Contextual Studies – Lecture Two

The Beginnings of Modern Art

Impressionism:

Impressionism was created in the early twentieth century by a group of controversial French artists based in Paris. Impressionism was often criticised for being too unrealistic by traditional artists and critics due to the outlandish composition and shocking style. Impressionist art is very spontaneous in terms of texture. It almost looks rushed as if to capture a moment in time as quickly as possible. The brush strokes are incredibly textured, you can see the bristles from the brush within the paint and you can see how the picture was created. There is no ideas behind impressionism, no religious, historical or even portraits of famous people of their time, it’s just life.

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Calude Monet – ‘The Water Lily Pond‘ (1900)

Monet kick started the first movement in modern art with his beautiful composition and absolutely outrageous style of painting. Monet angered a lot of critics and traditional artists with this painting in particular. The almost abstract foliage and sketched bridge created one of the biggest uproars in art history. This style of painting was very new in the art world and was instantly branded as ‘not art’ because people were not used to seeing such unrealistic art. The first impressionist exhibition was set up by Monet and two other influential impressionists. Camille Pissarro and Pierre-Auguste Renoir. The exhibition was held in a photography studio belonging to Nadar which included thirty artists and included 165 pieces of art. The term impressionism derived from Monet’s ‘Impression: Sunrise‘ (1873) Originally these artists called themselves ‘The Anonymous Society of Painters, Sculptors, Engravers etc.‘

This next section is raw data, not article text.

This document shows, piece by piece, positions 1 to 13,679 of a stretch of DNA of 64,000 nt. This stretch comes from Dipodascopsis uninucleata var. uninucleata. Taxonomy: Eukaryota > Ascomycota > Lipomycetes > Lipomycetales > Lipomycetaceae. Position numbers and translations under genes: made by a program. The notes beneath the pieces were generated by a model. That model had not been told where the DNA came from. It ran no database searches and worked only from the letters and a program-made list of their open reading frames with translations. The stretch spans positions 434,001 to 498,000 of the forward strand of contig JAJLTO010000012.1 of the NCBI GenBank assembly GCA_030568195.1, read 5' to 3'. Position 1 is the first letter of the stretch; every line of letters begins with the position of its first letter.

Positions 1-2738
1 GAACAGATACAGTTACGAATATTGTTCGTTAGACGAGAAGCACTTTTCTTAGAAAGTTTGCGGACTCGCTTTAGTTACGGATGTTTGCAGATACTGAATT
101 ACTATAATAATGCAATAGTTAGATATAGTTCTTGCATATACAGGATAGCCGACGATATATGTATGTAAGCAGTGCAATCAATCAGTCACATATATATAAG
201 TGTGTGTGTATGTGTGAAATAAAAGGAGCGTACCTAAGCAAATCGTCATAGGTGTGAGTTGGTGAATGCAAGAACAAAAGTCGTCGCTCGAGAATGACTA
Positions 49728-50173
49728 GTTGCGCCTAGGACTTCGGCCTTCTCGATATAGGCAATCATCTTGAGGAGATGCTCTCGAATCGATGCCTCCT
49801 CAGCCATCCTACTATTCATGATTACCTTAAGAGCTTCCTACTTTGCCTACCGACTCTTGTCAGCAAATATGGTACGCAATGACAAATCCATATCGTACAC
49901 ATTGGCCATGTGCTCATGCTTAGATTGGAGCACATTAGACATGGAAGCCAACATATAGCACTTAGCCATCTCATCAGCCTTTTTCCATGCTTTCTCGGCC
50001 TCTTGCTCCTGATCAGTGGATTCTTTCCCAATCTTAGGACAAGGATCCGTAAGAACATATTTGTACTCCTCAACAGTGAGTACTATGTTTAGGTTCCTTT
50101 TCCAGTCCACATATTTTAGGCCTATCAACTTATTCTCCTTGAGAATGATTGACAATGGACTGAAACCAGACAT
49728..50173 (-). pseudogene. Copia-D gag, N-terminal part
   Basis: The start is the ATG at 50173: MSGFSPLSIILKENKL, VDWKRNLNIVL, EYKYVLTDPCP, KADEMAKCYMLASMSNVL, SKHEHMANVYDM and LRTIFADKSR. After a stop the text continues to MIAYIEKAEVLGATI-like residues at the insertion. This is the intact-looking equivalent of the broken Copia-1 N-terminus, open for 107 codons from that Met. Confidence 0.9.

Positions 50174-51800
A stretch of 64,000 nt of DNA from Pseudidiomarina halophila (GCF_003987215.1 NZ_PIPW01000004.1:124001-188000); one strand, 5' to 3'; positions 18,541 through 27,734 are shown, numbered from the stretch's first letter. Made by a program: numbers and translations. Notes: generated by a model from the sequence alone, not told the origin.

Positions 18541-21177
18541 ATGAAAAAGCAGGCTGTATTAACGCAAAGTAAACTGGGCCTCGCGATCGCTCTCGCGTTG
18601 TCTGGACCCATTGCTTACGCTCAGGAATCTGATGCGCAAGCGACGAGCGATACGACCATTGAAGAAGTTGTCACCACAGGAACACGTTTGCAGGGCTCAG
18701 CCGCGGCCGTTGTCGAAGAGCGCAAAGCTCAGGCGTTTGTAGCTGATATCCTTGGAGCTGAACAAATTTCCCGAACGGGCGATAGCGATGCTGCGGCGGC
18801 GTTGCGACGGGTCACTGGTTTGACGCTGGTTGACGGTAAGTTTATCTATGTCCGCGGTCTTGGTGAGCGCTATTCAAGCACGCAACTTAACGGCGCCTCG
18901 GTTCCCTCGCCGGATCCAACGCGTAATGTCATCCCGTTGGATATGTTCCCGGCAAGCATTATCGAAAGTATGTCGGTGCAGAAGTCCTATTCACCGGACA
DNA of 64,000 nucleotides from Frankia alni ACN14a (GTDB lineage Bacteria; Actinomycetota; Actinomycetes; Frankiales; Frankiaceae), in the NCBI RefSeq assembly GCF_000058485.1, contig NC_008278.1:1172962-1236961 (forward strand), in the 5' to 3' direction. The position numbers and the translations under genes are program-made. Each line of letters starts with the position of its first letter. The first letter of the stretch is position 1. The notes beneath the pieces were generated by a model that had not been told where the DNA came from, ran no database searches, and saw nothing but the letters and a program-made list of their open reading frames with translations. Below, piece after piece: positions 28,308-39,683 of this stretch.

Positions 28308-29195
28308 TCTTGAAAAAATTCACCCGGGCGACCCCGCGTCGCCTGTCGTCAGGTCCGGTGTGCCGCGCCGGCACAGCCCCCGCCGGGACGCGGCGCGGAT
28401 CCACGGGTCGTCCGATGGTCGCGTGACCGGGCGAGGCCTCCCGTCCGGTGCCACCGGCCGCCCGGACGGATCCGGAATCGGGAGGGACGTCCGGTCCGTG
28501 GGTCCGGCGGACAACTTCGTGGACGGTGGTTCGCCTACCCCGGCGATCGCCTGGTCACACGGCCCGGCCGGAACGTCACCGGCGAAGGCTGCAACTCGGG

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Claude Monet ‘Impression: Sunrise‘ (1873

Realism:

Realism was also quite pioneering in terms of modern art. It was created in the mid 19th century after the French Revolution in 1848, and is closer to traditional art than any other modernist movement. Realism is the representation of realistic subject matter and has prevailed as an artform throughout the modernist era. It is one of the cornerstones that built what modern art is today. Realism is a direct protest against traditional art.

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Gustave Corbet ‘The Stone Breakers‘ (1849)

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Michelangelo ‘The Creation of Adam‘ (1511)

As you can see from the paintings above, ‘The Creation of Adam’  is very traditional in terms of subject matter. It depicts God as he gives life to Adam, the first man on earth in Christianity. Traditional art will always depict the rich, the famous, religious or mythological figures or historical events. When you look at Corbet’s paintings, they depict the working class and normal, everyday people. This very realistic representation of lower-class life is what gives this movement the title of realism. This was the beginning of modernism, a very avant-garde movement in art history,

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